index (13.9) (12.3) (13.6)
Depression 6.6 6.8 (7.7) 0.77 6.5 6.9 0.60
2.2.2. Assessment of depressive symptoms symptoms (7.8) (7.4) (8.0)
The Beck Depression Inventory (BDI) was used to assess depressive (BDI score)
symptoms, a standardized scale providing a continuous measure of Resilience (CD- 75.4 75.7 (13.3) 0.86 74.4 76.5 0.12
RISC score) (14.6) (13.4) (14.3)
depressive symptoms. (Beck et al., 1996) This self-report instrument
includes 21 items. Participants rate the severity of each symptom from Means and standard deviations (SD) are shown.
0 to 3. It has been used extensively in community samples and has EA: European American; AA: African American; BDI: Beck Depression Inventory; CD-
satisfactory test-retest and internal consistency reliability. RISC: Connor-Davidson Resilience Scale.

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N.A. Youssef et al. Journal of Affective Disorders 208 (2017) 577581

Table 2
Prevalence of adverse childhood experiences (ACEs) by race and gender.

ACE All (N=413) Men (N=99) Women (N=93) Pgender EA (N=93) AA (N=128) Prace

% % % % %

Abuse
Emotional 13.6 14.7 12.7 0.54 11.1 15.8 0.16
Physical 17.8 21.1 14.9 0.11 15.3 19.9 0.22
Sexual 16.1 16.8 15.5 0.72 15.2 16.8 0.65

Neglect
Emotional 11.4 12.5 10.4 0.50 10.9 11.8 0.79
Physical 9.0 15.1 3.6 < 0.001 5.21 12.2 0.013

Household Dysfunction
Substance abuse 27.1 29.2 25.3 0.38 25.5 28.5 0.49
Mental illness 25.7 26.6 24.9 0.70 35.4 17.2 < 0.001
Domestic violence 20.8 21.4 20.4 0.80 17.2 24.0 0.09
Criminal household member 16.0 16.2 15.8 0.93 9.9 21.3 0.002
Parental marital discord 38.7 42.2 35.8 0.18 29.2 47.1 < 0.001
Any ACE 69.5 69.8 69.2 0.90 65.1 73.3 0.07

ACE score
0 30.5 30.2 30.8 0.90 34.9 26.7 0.07
12 38.0 36.5 39.4 0.54 39.1 37.1 0.68
34 18.2 16.7 19.4 0.46 14.6 21.3 0.08
5+ 13.3 16.6 10.4 0.06 11.4 14.9 0.30

EA: European American; AA: African American.

shown in Table 2, with the lowest prevalence of physical neglect (9.0%) discord was not related to depressive symptoms in any gender or race
and the highest prevalence of parental marital discord (38.7%). group. The impacts of ACEs on depressive symptoms were generally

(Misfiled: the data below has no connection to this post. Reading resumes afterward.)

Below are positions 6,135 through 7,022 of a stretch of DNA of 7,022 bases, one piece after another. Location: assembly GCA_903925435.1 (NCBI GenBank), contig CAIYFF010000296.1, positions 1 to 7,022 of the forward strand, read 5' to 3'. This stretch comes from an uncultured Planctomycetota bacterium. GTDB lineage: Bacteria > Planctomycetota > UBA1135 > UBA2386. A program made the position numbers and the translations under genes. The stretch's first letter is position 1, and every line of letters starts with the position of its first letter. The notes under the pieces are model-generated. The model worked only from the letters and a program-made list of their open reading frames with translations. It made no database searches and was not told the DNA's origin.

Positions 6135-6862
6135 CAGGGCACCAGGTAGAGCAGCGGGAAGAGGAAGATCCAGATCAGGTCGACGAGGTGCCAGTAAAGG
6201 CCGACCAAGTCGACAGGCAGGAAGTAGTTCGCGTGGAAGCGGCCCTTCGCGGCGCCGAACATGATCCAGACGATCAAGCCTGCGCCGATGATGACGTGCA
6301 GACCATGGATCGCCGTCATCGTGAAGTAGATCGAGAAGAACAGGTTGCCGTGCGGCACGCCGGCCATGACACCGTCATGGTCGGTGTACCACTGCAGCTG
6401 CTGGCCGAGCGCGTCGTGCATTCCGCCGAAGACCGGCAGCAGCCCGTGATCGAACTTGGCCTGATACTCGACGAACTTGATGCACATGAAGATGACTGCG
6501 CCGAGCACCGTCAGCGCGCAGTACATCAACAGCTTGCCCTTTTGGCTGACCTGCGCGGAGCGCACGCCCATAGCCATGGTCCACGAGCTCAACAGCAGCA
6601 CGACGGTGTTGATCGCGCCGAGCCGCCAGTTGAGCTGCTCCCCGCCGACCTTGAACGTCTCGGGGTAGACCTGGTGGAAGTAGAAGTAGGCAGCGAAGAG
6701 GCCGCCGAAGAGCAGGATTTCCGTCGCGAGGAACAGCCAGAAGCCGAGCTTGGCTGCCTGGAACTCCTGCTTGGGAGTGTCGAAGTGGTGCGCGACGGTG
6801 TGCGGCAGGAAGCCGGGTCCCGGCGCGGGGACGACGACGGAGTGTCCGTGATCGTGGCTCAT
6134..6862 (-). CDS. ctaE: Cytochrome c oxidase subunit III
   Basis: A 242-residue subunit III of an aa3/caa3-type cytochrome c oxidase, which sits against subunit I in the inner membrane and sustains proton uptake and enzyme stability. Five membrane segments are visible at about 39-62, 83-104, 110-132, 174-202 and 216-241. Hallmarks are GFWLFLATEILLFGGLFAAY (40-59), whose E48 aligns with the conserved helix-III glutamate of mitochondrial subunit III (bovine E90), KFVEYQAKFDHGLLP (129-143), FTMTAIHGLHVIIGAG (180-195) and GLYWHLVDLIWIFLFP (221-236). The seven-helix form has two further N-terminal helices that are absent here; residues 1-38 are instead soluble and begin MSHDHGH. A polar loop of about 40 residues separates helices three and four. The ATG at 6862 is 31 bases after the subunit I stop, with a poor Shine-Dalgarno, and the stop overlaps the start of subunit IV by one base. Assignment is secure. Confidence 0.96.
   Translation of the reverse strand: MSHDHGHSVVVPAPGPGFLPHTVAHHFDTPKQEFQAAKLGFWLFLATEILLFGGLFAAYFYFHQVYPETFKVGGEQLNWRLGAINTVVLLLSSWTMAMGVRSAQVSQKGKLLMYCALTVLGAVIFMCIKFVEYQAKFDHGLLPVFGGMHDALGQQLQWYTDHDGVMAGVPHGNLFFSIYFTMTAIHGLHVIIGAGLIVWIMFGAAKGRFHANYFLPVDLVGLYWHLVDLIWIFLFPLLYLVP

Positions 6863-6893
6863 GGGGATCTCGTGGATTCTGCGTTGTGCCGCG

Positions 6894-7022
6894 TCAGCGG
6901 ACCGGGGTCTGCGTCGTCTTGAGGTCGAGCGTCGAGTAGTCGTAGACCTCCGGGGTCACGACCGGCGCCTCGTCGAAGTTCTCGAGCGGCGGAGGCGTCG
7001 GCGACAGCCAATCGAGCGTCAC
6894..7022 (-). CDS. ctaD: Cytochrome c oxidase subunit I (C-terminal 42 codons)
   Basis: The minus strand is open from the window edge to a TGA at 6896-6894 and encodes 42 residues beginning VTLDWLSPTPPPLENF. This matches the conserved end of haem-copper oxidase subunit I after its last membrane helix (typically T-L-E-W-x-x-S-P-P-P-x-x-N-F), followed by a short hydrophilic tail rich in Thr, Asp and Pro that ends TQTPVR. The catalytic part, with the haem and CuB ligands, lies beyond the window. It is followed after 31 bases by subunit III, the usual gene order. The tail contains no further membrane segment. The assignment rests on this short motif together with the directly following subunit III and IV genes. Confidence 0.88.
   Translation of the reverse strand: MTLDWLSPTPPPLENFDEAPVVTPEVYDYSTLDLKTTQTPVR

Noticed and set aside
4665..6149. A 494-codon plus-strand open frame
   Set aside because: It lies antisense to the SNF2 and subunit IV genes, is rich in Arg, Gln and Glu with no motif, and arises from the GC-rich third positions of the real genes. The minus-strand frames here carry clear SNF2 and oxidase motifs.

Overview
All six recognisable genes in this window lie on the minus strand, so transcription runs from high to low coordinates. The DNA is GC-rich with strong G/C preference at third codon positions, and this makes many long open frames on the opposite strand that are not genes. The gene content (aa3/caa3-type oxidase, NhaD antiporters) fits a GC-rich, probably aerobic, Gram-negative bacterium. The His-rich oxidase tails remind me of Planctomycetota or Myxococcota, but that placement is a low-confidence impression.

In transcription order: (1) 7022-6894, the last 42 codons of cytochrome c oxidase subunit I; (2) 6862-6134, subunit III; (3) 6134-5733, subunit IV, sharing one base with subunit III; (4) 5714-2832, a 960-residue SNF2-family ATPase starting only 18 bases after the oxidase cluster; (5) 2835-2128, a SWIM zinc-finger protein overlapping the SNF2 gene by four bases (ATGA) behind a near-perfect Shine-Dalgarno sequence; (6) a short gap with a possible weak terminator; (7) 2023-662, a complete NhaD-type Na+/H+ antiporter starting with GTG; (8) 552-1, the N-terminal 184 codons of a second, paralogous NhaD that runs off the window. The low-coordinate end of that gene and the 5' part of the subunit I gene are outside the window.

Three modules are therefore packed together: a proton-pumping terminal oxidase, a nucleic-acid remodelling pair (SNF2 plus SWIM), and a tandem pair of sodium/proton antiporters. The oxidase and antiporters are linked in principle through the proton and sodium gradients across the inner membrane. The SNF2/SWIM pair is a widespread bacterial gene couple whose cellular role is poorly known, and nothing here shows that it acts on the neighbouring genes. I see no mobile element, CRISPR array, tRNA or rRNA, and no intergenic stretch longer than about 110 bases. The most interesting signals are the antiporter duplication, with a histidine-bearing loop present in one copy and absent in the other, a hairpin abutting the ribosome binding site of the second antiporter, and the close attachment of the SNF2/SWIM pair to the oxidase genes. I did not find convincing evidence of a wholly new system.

Compared to women, men reported much higher rate of experiencing stronger in EAs than in AAs for a given ACE, although they were not
physical neglect during childhood (15.1% vs. 3.6%). Signicant racial statistically dierent.
dierences are evident in some of the ACE subscales (Table 2). However, the cumulative eects of ACEs on depressive symptoms
Approximately 1 in 3 EA respondents reported that they lived with a were signicantly dierent between EA and AA respondents (interac-
household member who was mentally ill or attempted suicide, a rate tion p=0.05). As shown in Table 4, after controlling for age, gender,
twice as high as the rate reported by AA respondents (35.4% vs. BMI and childhood SES, the EA participants who reported mild,
17.2%). However, AA respondents reported higher rates of other ACE moderate, and severe exposure to ACEs (12, 34, 5+) had an average
subscales than EA respondents. For example, 1 in 8 AA respondents increase of 2.1, 7.3 and 11.1 points on BDI scores compared to those
reported experiencing physical neglect as a child, a rate 2 times higher with no exposure to ACEs (p=0.05, < 0.001 and < 0.001 respectively),
than the rate reported by EA respondents (12.2% vs. 5.2%). AA while the AA participants at the same ACE exposure levels showed an
respondents also reported higher rates of (a) witnessing domestic average increase of 0.8, 3.3 and 12.6 points on BDI scores compared to